Agreed, David, it’s hard to come up with a superlative that adequately describes those large and inscrutable groups of people who cluelessly, seemingly willfully, ignore the facts on the ground, vote against their own self-interests, and then blame their losing candidates for not being far-right enough! I just throw up my hands and call them Republi-cants. What’s disturbing is how they have captured many state legislatures and governerships, which apparently gives them the confidence to think they can spread their bogus and failed policies (see: Kansas, Wisconsin) to the rest of the country. Democrats often disappoint me, but Republicants just leave me perplexed and dismayed.

    Trump must know (he may be a hate-filled jerk, but he’s not bat-shit ignorant) that immigration has been a net zero the past several years, but of course can’t say that because it’s counter to the red meat he needs to throw at these early crowds, desperate for a Savior to deliver them from the party of their own making. So he promises them the Trump Wall and massive deportation to satisfy their xenophobia and figures he can walk that back to something approaching reality if or when the time comes. Even more than Romney, he’s flip-flopped so many times in the past, his flock would hardly notice another, he figures, because Hey, I’m rich in case you haven’t heard, and I hate to tell ya but that other guy’s a stupid loser! And, admittedly, the one thing he’s got going for him over his closest rival (poor JEB!) is that it’s actually believable when he says “I’m my own man”.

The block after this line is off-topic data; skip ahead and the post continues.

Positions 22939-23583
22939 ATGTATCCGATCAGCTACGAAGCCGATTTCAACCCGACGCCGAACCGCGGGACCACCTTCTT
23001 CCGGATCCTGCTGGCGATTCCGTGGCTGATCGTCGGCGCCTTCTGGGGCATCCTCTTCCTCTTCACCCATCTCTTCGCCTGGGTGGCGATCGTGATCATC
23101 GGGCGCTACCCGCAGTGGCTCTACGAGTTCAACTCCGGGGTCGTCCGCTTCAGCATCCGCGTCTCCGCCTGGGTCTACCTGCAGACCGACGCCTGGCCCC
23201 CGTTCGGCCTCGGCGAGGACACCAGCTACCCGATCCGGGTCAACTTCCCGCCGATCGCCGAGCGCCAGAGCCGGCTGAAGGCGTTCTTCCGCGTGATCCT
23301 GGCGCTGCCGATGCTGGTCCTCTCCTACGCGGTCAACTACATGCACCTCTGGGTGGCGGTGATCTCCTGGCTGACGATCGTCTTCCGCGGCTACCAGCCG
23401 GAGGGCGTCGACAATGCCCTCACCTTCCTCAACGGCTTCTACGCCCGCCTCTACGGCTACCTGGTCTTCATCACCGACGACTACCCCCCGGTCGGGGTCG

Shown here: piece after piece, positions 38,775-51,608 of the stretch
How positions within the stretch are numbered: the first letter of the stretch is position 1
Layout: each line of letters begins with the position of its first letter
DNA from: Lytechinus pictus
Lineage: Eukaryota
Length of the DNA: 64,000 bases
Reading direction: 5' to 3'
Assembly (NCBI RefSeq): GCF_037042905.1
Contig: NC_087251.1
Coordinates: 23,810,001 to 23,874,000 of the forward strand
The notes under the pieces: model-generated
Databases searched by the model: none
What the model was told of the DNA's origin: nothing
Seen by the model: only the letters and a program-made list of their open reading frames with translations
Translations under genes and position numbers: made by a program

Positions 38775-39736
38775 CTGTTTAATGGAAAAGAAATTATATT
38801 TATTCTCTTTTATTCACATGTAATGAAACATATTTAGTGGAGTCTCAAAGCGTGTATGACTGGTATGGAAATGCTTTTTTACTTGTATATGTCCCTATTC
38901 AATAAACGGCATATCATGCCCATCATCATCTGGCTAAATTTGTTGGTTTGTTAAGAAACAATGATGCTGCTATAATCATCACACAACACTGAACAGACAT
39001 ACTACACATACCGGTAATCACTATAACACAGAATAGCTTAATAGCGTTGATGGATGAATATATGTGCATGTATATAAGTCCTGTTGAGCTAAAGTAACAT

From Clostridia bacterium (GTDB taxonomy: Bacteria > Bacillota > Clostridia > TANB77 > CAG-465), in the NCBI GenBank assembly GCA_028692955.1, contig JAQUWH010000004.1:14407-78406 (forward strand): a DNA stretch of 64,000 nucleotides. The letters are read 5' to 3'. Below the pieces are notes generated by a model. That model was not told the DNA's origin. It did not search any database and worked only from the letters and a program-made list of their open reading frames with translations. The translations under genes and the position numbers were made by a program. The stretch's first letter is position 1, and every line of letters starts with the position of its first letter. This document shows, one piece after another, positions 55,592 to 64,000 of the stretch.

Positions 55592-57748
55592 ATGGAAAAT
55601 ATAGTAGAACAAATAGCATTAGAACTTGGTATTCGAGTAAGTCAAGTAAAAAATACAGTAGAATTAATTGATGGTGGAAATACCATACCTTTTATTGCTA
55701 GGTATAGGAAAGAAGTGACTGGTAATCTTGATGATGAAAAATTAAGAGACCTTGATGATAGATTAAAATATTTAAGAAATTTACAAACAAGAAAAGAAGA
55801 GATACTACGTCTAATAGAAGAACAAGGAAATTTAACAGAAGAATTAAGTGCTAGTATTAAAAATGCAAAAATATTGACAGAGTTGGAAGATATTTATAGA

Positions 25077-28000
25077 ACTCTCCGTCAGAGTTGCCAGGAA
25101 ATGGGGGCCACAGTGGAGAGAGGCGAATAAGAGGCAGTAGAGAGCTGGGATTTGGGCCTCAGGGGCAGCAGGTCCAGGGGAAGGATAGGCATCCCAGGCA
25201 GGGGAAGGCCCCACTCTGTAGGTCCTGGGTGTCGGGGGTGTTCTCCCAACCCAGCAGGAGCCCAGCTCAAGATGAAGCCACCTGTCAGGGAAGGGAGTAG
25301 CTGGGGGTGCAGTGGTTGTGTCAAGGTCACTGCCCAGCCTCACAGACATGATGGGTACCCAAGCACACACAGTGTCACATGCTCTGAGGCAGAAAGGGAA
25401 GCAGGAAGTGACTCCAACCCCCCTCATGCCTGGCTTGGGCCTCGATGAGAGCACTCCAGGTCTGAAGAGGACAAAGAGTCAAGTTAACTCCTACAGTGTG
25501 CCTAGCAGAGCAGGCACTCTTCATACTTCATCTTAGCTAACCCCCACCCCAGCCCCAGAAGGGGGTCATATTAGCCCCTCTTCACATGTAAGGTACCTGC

Ah, my Monday rant, thanks for the platform IK!

    Monday, August 24, 2015 at 10:16 am | Permalink
  4. John wrote:

    Anyone with even a basic understanding of economics has heard “supply and demand” and yet, when was the last time any member of the GOP-dominated Congress proposed legislation which would make it a criminal federal offense with fines on the order of a year’s wages at minimum wage, per person hired, for the first offense, to offer employment to anyone who has not first been vetted by the eVerify system? And a year in jail, again per person hired, for the second offense?

    A third offense, I believe, would be very unlikely.

    It isn’t as if using eVerify would solve the “problem” conservatives have created as an effort to find votes, but the posturing over silly proposals which involve huge sums of taxpayer dollars with NO effect on or risk to the people creating the demand in the first place is just a waste of everyone’s time.

    When is the last time any of us heard about the harsh penalty imposed on a company or corporate officer for failing to use even this simple system?


    Monday, August 24, 2015 at 1:50 pm | Permalink
  5. Iron Knee wrote:

    The anti-immigrant forces are reacting to this report. In the interest of being “fair and balanced”, here’s Breitbart’s response —

    They claim that for every illegal migrant household that is deported, the US government would save $719,350. However, they kind of wave their hands in coming up with this number.

    They do make the same point that John does — that enforcing E-verify or tracking visas would reduce the number of illegal immigrants by reducing demand.

    Monday, August 24, 2015 at 6:22 pm | Permalink
  6. ebdoug wrote:

    Not following anything conservative, you had me fooled. I thought that Breitbart had died which turns out is true (2012) leaving vile news in his wake.

    Tuesday, August 25, 2015 at 6:06 am | Permalink
  7. Hassan wrote:

    Just want to share an observation, I see things in America are usually being ignored (purposely?) when they are small, and then when issue gets out of control they say we cannot afford to fix the mess because it will cost too much.